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Why Alexie was Right to Be Wrong about Yi-Fen Chou 

Brad Fruhauff

9 Fruhauff September It’s been about a month since people were outraged by the Yi-Fen Chou/Michael Derrick Hudson thing (read more here, here, and here). A white guy pretending to be Asian merely to game “the system” has clearly made a moral error, and of course the fires of Internet outrage were quickly kindled, and of course whatever kernel of justice that outrage began with quickly turned ugly and arbitrary as that ire blasted its easy target.

I like to mull and ponder, so the online tinderbox rubs me the wrong way even when it has a point. I also have little faith in the state of public discourse right now. But if we believe in democracy and the public square, if we Christians care about both racial justice and the integrity of the arts, then I suppose we contribute once in awhile, especially if we want to see more civil, measured discourse than we usually do. So, here goes . . .

My own sense is that Hudson was certainly wrong, but that Sherman Alexie was also wrong to have been influenced by the poet’s name. It’s just that Alexie was wrong in the right way, whereas Hudson was not.

What I mean is that we have a real history of racial injustice in this country that requires redress but that our efforts to redress it will necessarily be imperfect and possibly incur further injustices.

Consider Alexie’s criteria for selecting the “best” American poems, which aim for an objectivity defined against his existing preferences and according to a more or less familiar desire for fair representation. There’s nothing objectionable about his list—I had similar aims when I was poetry editor for Relief—but they do highlight the difficulty of really choosing “the best” when that term encompasses more than just the work itself, which is to say when the term refers not just to poetry but to the social context, America.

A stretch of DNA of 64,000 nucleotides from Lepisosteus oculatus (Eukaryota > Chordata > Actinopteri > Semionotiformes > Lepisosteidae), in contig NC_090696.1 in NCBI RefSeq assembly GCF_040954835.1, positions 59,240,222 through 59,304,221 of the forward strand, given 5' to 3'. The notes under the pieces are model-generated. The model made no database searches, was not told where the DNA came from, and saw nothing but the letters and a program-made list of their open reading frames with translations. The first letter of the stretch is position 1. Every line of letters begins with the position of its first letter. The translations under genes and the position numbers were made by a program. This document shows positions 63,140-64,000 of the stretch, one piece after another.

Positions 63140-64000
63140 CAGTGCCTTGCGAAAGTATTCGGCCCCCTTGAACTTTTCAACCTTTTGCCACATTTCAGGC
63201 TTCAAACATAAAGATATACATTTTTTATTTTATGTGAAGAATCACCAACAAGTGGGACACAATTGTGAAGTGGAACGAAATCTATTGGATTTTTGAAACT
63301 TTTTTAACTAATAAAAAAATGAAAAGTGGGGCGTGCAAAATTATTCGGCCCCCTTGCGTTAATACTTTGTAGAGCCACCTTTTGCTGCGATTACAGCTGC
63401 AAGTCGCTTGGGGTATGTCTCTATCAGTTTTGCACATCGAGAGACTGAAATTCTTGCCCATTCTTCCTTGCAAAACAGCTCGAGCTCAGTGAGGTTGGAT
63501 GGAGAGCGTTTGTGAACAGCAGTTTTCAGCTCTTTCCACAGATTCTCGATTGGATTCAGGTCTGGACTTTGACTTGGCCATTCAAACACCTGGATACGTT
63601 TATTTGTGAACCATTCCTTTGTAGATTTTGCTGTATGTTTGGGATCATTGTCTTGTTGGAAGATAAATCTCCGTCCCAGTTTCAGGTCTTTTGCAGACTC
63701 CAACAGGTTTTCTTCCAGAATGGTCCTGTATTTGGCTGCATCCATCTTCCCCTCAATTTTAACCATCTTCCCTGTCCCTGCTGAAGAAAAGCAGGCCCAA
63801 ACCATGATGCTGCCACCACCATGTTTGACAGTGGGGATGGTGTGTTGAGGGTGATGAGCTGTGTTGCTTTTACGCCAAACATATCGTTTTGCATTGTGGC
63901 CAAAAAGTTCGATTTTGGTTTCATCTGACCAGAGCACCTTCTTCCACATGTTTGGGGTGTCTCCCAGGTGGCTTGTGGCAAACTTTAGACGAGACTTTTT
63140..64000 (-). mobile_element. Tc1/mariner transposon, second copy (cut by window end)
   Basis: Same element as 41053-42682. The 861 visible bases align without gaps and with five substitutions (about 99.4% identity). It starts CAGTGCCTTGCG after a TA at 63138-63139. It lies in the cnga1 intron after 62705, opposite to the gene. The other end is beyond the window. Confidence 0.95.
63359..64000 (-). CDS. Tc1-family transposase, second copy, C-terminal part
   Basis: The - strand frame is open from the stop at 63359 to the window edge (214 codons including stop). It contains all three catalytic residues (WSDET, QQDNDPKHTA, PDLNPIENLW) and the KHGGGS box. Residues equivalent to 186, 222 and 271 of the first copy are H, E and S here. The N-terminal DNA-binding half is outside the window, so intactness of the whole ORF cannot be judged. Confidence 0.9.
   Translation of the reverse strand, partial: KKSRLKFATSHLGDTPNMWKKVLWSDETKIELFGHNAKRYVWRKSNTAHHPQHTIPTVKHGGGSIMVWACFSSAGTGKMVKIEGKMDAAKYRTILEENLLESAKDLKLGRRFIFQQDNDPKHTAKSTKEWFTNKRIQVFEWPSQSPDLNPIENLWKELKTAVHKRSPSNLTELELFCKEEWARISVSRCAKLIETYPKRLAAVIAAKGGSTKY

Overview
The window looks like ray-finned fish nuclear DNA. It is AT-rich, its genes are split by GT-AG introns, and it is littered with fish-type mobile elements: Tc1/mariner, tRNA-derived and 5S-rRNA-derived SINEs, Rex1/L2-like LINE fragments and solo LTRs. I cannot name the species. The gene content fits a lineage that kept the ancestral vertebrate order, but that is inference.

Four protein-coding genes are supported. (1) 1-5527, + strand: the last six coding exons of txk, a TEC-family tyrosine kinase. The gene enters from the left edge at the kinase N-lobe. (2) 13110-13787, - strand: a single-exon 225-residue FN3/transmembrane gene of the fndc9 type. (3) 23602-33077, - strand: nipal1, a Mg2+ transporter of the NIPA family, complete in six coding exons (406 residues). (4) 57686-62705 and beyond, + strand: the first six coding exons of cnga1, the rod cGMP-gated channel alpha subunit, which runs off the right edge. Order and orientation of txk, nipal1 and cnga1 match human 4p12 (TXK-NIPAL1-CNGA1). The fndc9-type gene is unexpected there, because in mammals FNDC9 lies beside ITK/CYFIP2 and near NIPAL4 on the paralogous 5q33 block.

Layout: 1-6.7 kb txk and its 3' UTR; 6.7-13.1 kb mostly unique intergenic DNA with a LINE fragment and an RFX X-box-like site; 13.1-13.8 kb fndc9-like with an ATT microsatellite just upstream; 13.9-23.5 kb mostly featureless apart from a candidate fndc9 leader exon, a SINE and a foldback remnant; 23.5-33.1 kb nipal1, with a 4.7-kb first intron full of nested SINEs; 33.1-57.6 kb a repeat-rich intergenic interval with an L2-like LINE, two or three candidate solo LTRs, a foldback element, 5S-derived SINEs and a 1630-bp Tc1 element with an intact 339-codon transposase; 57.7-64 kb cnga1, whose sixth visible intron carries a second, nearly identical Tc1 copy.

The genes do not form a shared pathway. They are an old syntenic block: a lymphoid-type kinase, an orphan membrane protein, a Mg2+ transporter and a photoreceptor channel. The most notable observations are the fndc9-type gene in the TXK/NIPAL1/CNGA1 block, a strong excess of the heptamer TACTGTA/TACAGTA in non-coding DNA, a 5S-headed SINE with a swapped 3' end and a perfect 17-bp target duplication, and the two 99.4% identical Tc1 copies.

Alexie admits that Hudson was right; the Chinese name influenced his decision—not his appreciation of the poem, just his application of his criterion of diversity. He himself calls it “nepotism,” by which he means the privileging of an ingroup member over an outgroup one, and he understands the connotations of injustice. That is, he admits to committing an injustice but saw it as preferable to an alternative injustice.

And, honestly, I think that’s fair. We live in a fallen world where we do our best to correct past mistakes but cannot control the consequences of our choices. Once Alexie made his choice based on his criteria, to reject the poem on the basis of new information would only have muddled the issue by making it seem all about identity, which truly would have brought the other poems under a distracting scrutiny. The volume needs to be about poetry first, as much as possible, though it can never be about only poetry.

To be clear, I believe it is legit to imagine oneself in other identity positions as a writer or even as an ethical human being, but we’re not talking about an artistic choice; we’re talking about a blatantly cynical attempt to garner attention by co-opting an identity with perceived advantages and without regard for the lived experience of that identity. Hudson didn’t “reveal” anything about the world of poetry that we didn’t already know or that Alexie himself wouldn’t freely admit. It’s not even clear he had any such critical aim in mind.

Instead, he perpetrated a further aesthetic injustice by making us think the important question was what to think about him as opposed to what to think about the poems themselves. Because, as Alexie testifies to, there is always plenty to get upset about in any Best American volume, just as there is much to enjoy. So, go ahead and buy the book and read Yi-Fen Chou’s poem, but don’t stop there. Justice requires you give the other poets a fair shake.